I do not find it difficult to believe that birds and bees and dogs and cats do reveal their preferences by choice; it is with human beings that the proposition is not particularly persuasive. An act of choice for this social animal is, in a fundamental sense, always a social act.
– Sen, “Behaviour and the Concept of Preferences”, p. 253
An exciting quote: Human exceptionalism, a critique of revealed preference theory, a theory of sociality, this quote got it all. But do not expect the paper to provide you all the answers, however insightful a reading it might be.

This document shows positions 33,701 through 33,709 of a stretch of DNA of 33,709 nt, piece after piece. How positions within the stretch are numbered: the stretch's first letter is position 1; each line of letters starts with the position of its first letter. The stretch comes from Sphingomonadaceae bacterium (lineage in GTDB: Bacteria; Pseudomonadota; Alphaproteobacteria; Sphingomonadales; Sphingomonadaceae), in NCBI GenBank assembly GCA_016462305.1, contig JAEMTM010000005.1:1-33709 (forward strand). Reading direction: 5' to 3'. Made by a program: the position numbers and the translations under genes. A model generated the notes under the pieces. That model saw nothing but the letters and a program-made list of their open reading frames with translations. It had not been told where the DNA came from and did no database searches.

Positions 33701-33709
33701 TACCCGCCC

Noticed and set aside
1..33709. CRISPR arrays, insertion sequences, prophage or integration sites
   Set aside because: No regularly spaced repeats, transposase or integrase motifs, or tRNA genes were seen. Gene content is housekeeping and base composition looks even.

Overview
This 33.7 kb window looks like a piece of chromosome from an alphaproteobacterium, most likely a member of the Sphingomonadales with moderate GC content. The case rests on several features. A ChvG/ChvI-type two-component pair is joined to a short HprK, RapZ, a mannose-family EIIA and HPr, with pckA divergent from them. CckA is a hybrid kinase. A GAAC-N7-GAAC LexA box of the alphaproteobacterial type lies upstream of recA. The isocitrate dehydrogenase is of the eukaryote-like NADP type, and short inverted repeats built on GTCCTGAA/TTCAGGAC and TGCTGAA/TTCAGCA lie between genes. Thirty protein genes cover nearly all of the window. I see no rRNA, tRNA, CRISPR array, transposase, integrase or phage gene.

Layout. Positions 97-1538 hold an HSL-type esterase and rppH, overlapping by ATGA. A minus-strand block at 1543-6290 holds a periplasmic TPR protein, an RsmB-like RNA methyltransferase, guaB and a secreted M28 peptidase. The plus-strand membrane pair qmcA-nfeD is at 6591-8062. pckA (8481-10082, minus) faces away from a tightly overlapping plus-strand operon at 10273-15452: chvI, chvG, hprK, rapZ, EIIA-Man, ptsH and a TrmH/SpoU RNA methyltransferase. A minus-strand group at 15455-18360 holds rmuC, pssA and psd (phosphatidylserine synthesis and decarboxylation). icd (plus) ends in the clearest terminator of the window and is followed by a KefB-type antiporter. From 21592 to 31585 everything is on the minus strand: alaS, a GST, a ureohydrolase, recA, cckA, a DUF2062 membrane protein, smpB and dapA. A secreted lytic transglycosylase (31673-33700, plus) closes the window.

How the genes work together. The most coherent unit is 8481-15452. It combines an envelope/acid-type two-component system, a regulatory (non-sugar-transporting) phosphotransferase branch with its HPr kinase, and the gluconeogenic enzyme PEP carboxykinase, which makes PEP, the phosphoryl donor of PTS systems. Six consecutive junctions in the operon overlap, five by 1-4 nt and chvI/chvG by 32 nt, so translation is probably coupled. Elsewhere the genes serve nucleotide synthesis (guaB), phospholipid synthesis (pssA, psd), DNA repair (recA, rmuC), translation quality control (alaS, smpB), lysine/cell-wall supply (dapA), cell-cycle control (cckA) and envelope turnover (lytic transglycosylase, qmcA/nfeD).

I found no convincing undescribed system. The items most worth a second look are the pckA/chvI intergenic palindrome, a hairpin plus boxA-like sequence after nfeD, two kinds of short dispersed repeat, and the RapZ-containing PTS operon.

The intuition underlying the quote rings true with me and yet the claim is terribly vague. Much more remains to be said about why the social nature of humans interferes with revealing preferences in choice behaviour. The paper does not say much more on this issue.
Like many good quotes, it invites you to think more about an issue rather than deliver the goods.